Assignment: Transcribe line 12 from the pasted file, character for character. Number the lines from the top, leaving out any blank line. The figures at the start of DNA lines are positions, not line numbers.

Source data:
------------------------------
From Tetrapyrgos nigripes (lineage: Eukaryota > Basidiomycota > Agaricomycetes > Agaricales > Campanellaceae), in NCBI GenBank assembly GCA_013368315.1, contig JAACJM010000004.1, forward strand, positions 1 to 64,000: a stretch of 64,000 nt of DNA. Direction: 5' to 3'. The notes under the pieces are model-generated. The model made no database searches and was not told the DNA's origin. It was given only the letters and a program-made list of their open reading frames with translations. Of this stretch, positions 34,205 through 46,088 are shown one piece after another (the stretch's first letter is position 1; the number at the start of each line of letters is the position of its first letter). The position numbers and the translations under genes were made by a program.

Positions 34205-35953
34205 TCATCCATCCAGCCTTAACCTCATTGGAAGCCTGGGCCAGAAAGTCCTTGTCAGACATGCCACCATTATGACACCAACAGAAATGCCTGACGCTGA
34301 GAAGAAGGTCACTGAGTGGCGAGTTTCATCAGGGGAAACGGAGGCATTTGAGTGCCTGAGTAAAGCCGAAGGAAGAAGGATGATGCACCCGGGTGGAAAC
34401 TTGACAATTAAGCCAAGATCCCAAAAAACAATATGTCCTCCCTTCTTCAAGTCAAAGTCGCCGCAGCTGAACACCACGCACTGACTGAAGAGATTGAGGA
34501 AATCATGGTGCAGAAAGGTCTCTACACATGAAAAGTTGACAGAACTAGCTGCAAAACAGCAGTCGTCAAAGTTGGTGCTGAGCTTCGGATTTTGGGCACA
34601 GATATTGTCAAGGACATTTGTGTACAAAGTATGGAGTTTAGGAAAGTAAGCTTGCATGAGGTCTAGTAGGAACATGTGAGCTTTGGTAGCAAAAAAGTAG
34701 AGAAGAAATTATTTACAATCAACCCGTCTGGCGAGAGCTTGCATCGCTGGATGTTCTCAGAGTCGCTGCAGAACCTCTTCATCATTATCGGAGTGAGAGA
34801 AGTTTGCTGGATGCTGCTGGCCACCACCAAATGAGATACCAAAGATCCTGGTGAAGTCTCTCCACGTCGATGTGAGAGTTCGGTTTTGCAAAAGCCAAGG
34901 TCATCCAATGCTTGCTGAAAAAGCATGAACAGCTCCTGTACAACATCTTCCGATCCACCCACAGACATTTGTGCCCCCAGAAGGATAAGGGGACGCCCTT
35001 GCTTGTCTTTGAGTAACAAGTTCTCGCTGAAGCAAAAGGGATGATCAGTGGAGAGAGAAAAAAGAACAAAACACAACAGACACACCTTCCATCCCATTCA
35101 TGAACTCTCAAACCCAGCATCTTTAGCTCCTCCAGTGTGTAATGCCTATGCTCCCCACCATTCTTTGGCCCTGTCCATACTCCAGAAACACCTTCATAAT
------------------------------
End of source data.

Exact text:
35101 TGAACTCTCAAACCCAGCATCTTTAGCTCCTCCAGTGTGTAATGCCTATGCTCCCCACCATTCTTTGGCCCTGTCCATACTCCAGAAACACCTTCATAAT